What is the Future of Trade Magazines?

By John Honovich, Published Mar 14, 2009, 08:00pm EDT

The publication industry is struggling. The recession and growth of the web is shrinking advertising revenues and increasing fears about the future of printed publications. On-line advertising such as craigslist continues to undermine the newspaper business. Similarly, we can ask what will happen to the trade magazines?

The best way to analyze this question is to understand how trade magazines make money. Manufacturers pay trade magazines to persuade buyers to consider manufacturer's products. Historically this has been very attractive to manufacturers as there were few other options (direct sales, channel sales and trade shows). Advertising and sponsorship of trade magazines was one of the most economical and inexpensive ways of reaching buyers.

Here's what I think is/will happen:

  • The Internet provides many more options for manufacturers to reach buyers
  • Increased alternatives (greater supply) will drop prices paid by manufacturers
  • Lower prices will force some trade magazines out of business
  • Remaining magazines will become larger and more global
  • Magazines will offer less original content and limited social networking

More Options for Manufacturers

Today, manufacturers can reach dealers/end users by issuing their own on-line Press Release, getting search results from Google, advertising on Google, and placing targeted ads on networks liked LinkedIn. This provides dramatically more options than a decade ago.

This shift has made manufacturers less dependent on trade magazine coverage/advertising and more open to use low cost alternatives. 

One recent example is the emergence of LinkedIn ads [link no longer available]. For 2 cents per view, you can target ads to security executives only (or other targeted niches). Plus, you can start with as little as $25 USD. In the past, the only way you could do that would be to use a trade magazine.

Another example is Google ads/Google search results. Let's say you are a wireless video surveillance company. You can pay for ads or optimize your search results so that your listing comes up for people searching for specific wireless related phrases (e.g. "mesh video surveillance", etc.). This is something that's not possible with general display ads.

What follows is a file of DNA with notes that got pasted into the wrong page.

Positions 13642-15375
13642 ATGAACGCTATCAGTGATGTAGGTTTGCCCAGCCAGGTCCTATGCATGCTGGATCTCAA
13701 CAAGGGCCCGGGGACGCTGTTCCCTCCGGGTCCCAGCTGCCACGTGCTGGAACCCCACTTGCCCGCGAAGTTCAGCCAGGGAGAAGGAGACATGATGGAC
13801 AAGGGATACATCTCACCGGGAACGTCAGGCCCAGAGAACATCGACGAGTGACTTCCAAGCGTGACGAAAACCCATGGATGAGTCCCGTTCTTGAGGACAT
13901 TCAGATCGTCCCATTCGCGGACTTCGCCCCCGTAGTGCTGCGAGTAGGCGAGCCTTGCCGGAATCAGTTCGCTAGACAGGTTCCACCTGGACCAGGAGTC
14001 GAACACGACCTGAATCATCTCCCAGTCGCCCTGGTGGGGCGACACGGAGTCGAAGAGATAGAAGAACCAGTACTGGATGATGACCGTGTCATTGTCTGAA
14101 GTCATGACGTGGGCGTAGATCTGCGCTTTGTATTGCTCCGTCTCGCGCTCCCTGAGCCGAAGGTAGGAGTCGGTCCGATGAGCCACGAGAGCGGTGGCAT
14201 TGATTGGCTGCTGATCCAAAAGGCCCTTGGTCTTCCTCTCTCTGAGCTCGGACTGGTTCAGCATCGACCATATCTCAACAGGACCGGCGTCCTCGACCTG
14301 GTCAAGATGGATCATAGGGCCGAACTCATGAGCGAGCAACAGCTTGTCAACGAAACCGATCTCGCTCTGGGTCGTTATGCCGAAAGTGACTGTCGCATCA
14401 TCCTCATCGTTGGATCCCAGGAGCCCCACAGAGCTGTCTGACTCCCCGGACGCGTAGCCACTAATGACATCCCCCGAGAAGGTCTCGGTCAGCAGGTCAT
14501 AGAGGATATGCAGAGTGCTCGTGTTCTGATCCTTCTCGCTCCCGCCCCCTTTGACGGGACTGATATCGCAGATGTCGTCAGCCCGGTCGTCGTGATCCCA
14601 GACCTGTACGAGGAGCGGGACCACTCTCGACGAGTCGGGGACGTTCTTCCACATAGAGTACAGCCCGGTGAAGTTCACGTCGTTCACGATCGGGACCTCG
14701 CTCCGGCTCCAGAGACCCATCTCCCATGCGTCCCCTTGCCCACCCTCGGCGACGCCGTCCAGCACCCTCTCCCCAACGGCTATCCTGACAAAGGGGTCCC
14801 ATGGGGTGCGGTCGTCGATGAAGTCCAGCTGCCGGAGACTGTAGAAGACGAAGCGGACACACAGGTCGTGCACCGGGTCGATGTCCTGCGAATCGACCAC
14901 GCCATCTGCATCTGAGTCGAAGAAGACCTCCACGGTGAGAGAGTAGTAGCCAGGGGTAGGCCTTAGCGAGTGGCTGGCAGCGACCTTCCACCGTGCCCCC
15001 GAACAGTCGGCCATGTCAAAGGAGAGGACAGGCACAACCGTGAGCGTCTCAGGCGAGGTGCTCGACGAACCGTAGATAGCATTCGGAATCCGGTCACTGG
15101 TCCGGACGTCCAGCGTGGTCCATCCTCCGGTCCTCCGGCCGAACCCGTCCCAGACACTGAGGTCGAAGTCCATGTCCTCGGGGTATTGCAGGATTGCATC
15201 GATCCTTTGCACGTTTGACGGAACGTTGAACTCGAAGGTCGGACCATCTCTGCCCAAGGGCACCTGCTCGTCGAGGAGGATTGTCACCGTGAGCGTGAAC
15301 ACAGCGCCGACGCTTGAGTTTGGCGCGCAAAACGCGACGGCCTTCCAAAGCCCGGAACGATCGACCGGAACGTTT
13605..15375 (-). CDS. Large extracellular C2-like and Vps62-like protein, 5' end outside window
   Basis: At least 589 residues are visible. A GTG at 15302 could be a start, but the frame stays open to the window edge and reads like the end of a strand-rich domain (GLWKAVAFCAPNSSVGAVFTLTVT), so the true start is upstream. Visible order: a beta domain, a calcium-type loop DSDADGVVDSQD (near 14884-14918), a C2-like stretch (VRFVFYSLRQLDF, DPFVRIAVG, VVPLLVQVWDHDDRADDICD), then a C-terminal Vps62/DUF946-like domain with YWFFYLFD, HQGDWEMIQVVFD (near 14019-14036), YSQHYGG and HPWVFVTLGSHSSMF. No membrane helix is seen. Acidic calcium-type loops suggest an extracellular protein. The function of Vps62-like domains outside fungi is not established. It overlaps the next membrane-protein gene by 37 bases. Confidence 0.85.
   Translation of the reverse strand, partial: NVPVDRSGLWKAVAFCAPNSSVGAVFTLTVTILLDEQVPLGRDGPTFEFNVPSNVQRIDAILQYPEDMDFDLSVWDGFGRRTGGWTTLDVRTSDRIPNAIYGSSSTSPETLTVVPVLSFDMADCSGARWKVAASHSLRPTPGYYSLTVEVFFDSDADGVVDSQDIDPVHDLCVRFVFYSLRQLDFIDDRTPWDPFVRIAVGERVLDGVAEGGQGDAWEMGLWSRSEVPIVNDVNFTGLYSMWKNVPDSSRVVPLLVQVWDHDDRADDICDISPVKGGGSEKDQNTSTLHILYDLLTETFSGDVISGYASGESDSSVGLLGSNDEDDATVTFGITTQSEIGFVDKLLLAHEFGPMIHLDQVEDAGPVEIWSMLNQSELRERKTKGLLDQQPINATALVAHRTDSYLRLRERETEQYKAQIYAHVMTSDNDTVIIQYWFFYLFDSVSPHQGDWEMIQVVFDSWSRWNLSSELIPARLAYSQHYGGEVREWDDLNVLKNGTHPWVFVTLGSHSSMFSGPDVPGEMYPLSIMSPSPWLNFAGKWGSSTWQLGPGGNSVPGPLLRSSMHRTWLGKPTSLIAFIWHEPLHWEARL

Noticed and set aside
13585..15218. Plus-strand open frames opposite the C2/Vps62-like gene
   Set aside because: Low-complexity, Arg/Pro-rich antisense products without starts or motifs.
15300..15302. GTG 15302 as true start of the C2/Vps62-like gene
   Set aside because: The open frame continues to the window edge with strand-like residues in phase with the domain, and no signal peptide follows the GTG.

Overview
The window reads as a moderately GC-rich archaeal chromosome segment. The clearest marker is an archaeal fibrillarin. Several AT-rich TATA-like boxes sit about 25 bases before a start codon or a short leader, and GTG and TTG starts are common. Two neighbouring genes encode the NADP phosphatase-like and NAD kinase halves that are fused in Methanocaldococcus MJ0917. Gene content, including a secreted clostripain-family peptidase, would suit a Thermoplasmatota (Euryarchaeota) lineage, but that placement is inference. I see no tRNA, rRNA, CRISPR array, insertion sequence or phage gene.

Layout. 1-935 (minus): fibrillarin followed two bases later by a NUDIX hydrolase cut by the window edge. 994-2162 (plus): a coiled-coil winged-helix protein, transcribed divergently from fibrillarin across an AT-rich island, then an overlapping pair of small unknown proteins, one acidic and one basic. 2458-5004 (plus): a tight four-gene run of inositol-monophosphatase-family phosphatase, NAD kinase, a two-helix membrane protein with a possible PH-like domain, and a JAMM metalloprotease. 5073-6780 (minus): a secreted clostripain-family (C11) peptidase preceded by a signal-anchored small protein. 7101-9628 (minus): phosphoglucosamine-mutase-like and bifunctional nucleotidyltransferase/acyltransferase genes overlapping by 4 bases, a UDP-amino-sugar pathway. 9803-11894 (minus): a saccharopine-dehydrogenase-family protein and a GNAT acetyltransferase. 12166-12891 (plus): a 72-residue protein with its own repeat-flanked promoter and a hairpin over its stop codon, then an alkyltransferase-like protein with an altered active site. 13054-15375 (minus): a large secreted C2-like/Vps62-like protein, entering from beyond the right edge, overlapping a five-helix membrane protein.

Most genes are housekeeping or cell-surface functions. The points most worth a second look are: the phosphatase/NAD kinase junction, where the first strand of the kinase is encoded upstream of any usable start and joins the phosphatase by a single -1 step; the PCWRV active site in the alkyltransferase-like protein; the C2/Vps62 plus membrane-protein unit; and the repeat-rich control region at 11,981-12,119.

Greater Supply Decreases Prices

Like in any market, the more suppliers, the lower prices will be. In the old days, trade magazines really only had to compete with other trade magazines. Today, trade magazines compete with Google, LinkedIn, doing your own press releases, etc. This is similar to the problem newspapers face with Craigslist.

Forcing Trade Magazines Out of Business

Because competition was constrained in the past, trade magazines really only competed with each other and then only within their own geographical regions. Now, with new competitors and lower prices on the web, total trade magazine revenues will decline. Becaue of this, some magazines will be forced out of the market.

Remaining Magazines Larger

I expect the remaining trade magazines to become larger. The global reach of the Internet will make that much easier as it eliminates the cost constraints of mailing publications and finding new subscribers around the world. Additionally, trade magazines will need to become larger to offset declining ad sales.

Instead of the few dozen security magazines currently, I would expect to see a fraction of them remain but of much larger size and global coverage.

Magazine Offer Less Original Content and Limited Social Networking

The three big trends in online content are:

  • Lots of posts with short comments and links
  • Investigative Reporting / unique analysis
  • Social networking

Of these, I think the first approach (lots of short posts) is most likely to be adopted by security trade magazines. The reason for this is that it is inexpensive to produce and can generate high traffic. While none of the trade magazines do this currently, it's a natural and proven way to generate traffic (examples include business publications like Business Insider to gossip mags like Perez Hilton). As generating revenue from the web becomes more critical, expect to see this more widely adopted.

Investigative reporting certainly drives traffic but the expense in its production will make it hard to justify. Finally, social networking will become more important but it will be difficult for magazines to build up a membership base. I expect that LinkedIn groups will become the social networking hub for most business segments including security [for examples, see the Security Industry group and the IP Video Market Info group].

Conclusion

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